In this Smart Water Heater Project, FSEC collaborated with the Pacific Northwest National Laboratory (PNNL) to conduct laboratory and field experiments in Florida to demonstrate the viability of grid-connected heat pump water heaters, compared to electric resistance water heaters. Using an electric load shifting standard protocol, the research aimed to evaluate the load shifting potential of grid-connected HPWHs in a high-impact region.
The field experiments included about 50 Central Florida residences who owned heat pump water heaters with the wiring to connect to a standardized communications device and who were interested in participating in this study. The standard used, ANSI/CTA-2045, allowed researchers to send messages to the water heaters to attempt to shift the operation time of the water heater away from the electrical grid’s peak demand times—but without dropping water temperatures below the homeowner’s needs.
The laboratory investigation involved four heat pump water heaters of varying capacities and manufactures, and one electric resistance water heater conducted in FSEC’s Hot Water Systems Laboratory. FSEC researchers applied different CTA-2045 shed and critical peak control command designs under three different water draw profiles. All of the tested systems were simultaneously subjected to the same water draws. Electrical power and the tank’s inlet and outlet water temperatures, as well as room and outdoor temperatures, were carefully monitored. A few willing participants were selected for water heating energy use sub-monitoring.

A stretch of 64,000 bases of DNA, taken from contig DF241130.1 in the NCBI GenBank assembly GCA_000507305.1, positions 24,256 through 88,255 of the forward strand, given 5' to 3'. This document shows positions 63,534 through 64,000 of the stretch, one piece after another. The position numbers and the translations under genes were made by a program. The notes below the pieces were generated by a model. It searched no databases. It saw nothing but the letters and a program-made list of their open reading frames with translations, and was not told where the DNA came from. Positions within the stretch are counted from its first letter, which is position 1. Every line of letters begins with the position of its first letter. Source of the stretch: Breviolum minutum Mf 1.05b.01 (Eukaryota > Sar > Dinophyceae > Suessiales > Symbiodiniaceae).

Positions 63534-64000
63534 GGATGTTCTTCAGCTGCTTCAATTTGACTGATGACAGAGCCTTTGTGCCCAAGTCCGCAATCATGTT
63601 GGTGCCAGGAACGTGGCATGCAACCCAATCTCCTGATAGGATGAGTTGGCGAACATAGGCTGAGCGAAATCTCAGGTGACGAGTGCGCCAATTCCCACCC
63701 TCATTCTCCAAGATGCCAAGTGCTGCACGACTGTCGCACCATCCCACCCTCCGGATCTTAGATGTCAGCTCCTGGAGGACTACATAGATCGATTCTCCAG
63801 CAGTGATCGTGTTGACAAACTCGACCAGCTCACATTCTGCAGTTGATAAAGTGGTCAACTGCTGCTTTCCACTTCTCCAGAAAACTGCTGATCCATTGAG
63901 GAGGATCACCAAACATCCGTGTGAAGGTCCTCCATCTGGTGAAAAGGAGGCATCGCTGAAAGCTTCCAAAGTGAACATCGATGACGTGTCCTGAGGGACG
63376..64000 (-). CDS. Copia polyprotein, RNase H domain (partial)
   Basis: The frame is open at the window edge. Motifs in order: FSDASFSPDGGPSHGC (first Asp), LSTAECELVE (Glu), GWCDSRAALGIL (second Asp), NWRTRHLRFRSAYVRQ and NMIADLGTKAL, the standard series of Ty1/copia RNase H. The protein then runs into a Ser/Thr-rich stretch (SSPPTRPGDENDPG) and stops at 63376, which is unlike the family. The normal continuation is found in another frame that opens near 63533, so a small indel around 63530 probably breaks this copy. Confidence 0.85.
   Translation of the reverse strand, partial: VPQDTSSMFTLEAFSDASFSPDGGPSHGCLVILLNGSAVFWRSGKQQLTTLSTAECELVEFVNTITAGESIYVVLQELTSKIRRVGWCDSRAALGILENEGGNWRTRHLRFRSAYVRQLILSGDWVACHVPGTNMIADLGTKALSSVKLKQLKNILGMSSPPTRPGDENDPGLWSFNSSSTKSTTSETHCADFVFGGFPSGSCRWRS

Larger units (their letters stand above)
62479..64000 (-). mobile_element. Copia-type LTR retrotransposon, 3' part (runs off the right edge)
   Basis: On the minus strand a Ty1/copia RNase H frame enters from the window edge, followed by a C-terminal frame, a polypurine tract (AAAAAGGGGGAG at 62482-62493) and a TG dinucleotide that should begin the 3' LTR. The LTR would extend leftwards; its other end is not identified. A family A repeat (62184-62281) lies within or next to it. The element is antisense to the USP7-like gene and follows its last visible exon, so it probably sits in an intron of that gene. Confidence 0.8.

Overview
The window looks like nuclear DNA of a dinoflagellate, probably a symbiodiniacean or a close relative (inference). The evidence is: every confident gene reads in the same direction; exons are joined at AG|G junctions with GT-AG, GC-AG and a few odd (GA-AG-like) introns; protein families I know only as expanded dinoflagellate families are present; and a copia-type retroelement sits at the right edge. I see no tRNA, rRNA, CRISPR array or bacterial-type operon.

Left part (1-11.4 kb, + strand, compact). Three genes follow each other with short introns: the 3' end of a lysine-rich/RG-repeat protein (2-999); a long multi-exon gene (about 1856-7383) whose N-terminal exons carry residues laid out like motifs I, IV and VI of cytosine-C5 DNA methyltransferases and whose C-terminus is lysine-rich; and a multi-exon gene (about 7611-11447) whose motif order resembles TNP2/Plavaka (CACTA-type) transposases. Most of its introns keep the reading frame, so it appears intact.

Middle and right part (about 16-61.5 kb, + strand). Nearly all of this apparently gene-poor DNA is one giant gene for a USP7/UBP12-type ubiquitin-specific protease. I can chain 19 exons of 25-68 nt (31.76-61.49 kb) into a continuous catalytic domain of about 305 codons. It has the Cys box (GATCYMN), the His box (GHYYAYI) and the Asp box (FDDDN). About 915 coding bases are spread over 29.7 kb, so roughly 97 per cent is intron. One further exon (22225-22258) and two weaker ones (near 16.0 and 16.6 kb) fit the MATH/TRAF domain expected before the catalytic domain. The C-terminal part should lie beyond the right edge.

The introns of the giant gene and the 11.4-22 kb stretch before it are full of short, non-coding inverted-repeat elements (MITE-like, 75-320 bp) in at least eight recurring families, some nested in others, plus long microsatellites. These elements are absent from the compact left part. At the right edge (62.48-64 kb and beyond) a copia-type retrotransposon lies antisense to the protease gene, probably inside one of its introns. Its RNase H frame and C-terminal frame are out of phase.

Social Distance-Friendly Research
Most of the research was conducted remotely with no need for researchers to enter homes during times of heightened pandemic concerns. Participants were helping to create a sustainable future with little effort and very little impact on their lifestyle.
Participants installed a communications adapter and module, and then connected the smart water heater to their WiFi. The study supplied all required materials (except the water heater). Installation required flipping the water heating breaker on and off.
During this two-year project, participants allowed researchers to send their water heater signals that could slightly scale back water heating during peak times (only if the water heater determined the timing acceptable), or increase it to absorb available renewal energy. Participants always maintained the ability to override the controls. Once set up, the study required minimal attention from participants. If, however, there were wifi connection issues, researchers were able to troubleshoot over the phone.
Participants completed three short surveys: one at the beginning, one mid-project, and finally, one at the end, allowing researchers to track home characteristics and occupancy changes that may have influence on study results.
As a thank you for participating in the research, participates received $125 to $350, depending on configuration. Participation was limited to 100.
December 2020 — June 2022
- ACEEE Paper: Detailed Laboratory Evaluation of Electric Demand Load Shifting Potentialof Controlled Heat Pump Water Heaters
- ACEEE Presentation: Detailed Laboratory Evaluation of Electric Demand Load Shifting Potential of Controlled Heat Pump Water Heaters [PDF, 3MB]
- ASHRAE Paper: Detailed Evaluation of Electric Demand Load Shifting Potential of Heat Pump Water Heaters
- Final Report: Connected Water Heater Load Shifting and Energy Efficiency Evaluation for the Southeast: Winter Laboratory Assessment